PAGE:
Tahlequah Daily Press

Local News

August 23, 2012

Relax, stretch out and eat right

TAHLEQUAH — Feeling good and unencumbered by stress is an everyday journey each person must achieve in his or her own way. For many, happiness is a state of mind, and they can control stress by removing the triggers that send the blood pressure skyward.

Eating healthy foods, exercising regularly, and getting enough sleep are on the common blueprint to achieve an overall sense of well-being. But those who can’t always follow this plan may take time away from work, go on a vacation, eat something sweet, or spend money in ways to distract themselves from a source of conflict.

Massage therapy can be a key to turning down the white noise, and tuning into relaxation.

Starr House Therapies owner-operator Cherae Stone helps individuals in their daily quest to feel better through her holistic treatment.

“It’s quicker than a vacation and much, much less expensive,” said Stone. “I do several different types of massage therapy. It’s marvelous for stress, of course, because it takes you out of your environment into a different one that’s designed specially for your comfort.”

The work she’s been trained to do is therapeutic on many levels.

“I’ve worked in a hospital for seven years in a mother-baby unit and a cardiac unit. I’ve worked in long-term care for three years,” said Stone. “So all the medical aspects are taken into consideration when the massage session is designed.”

Stone is a master massage therapist, a certified infant massage instructor, a certified geriatric therapist, a certified Quantum-Touch instructor, a Reiki master, a certified hypnotist, and holds a Doctor of Divinity degree through the American Institute of Holistic Theology.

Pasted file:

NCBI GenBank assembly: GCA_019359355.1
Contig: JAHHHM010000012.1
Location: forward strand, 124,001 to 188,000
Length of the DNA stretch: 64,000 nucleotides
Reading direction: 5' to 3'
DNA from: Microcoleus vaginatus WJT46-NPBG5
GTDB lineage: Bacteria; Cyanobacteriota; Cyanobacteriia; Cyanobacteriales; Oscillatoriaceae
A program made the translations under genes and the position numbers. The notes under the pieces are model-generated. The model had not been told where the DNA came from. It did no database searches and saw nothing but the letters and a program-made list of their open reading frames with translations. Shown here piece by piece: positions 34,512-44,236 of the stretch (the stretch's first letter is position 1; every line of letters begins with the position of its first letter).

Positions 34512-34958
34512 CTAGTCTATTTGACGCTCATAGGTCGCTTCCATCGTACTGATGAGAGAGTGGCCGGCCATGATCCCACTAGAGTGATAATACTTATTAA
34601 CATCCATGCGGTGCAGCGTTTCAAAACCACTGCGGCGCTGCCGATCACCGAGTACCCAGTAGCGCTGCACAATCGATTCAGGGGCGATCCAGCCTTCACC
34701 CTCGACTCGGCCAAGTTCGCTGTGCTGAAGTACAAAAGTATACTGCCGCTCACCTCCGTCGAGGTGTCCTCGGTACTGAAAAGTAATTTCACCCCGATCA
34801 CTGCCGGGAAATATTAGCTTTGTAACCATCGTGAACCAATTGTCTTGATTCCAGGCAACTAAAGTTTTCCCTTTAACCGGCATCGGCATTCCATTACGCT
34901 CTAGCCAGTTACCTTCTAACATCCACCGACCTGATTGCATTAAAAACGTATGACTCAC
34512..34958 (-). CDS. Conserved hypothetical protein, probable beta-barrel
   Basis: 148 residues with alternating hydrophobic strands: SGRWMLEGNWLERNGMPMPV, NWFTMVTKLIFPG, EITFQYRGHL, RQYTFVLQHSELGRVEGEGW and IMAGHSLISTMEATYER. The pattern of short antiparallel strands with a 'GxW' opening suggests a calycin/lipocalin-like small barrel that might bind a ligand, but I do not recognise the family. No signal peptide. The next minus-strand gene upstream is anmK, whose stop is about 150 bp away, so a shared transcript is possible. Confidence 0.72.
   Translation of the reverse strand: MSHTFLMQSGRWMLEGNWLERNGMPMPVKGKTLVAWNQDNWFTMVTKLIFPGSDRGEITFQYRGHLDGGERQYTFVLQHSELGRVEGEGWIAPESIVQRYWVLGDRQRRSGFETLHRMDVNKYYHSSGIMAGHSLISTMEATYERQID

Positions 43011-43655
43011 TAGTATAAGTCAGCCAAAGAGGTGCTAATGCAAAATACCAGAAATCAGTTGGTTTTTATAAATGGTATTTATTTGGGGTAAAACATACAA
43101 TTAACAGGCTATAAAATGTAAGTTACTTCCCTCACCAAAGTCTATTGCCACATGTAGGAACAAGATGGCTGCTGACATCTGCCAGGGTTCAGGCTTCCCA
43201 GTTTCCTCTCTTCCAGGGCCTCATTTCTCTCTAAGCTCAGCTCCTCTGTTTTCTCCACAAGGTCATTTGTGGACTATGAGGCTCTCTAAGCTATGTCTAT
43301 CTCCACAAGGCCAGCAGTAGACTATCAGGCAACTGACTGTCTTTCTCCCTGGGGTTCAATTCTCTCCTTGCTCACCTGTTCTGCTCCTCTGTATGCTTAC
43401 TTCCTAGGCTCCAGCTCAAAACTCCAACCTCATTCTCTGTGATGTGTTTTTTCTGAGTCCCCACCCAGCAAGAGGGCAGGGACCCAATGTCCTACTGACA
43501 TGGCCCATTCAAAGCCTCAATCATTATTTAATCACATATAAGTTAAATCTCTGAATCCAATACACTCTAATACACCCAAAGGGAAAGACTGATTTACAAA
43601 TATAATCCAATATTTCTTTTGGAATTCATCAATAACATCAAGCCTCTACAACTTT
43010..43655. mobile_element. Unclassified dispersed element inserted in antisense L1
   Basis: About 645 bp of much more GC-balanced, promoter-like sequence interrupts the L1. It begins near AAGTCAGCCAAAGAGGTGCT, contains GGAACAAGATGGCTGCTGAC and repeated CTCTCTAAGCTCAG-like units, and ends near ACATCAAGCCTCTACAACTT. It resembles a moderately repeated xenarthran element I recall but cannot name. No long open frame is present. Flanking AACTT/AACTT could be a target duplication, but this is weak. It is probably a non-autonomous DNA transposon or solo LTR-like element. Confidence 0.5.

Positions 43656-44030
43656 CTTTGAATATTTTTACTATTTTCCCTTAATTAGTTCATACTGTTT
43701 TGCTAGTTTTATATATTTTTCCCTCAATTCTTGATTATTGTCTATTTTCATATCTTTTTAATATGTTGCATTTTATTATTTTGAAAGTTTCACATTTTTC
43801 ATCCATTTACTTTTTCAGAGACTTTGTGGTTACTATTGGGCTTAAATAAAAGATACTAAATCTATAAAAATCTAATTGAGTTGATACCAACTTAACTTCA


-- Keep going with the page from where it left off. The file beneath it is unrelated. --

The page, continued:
When meeting new clients, she has them fill out a form to provide a medical history so she can devise a personalized plan of action.

“A lot of people don’t realize how important that is,” said Stone. “I need to know where their areas of difficulty are. I need to know if they’re being treated by a physician for any specific condition, and if they’re on any medication for that, because that will affect the way I do my job. If you’re on a blood thinner, I’m not going to do deep tissue [massage] on you because that’s going to bruise you.”

Experiencing a therapeutic massage will help restore a basic human instinct.

“We don’t touch one another a lot physically in our society. It’s not encouraged, and it is your basic instinct,” she said. “When you see anything in pain, no matter what kind of pain it is – it can be a little bunny rabbit with a broken leg or it could be a child crying. Whatever it is, this is what you instinctively do. [You reach out your arms.] That instantly lets whoever or whatever is in pain know they’re not alone, and being alone in pain is very scary. So that takes out the anxiety aspect. If you can relax, the body’s not trying so hard. It’s not afraid anymore.”

And listening is one of Stone’s most important skills.

“That’s what my divinity degree was all about,” she said. “There was a heavy counseling curriculum because I figured out very quickly that I need to know what not to say so I don’t make it emotionally harder for [the client]. I needed to be able to not judge from any direction.”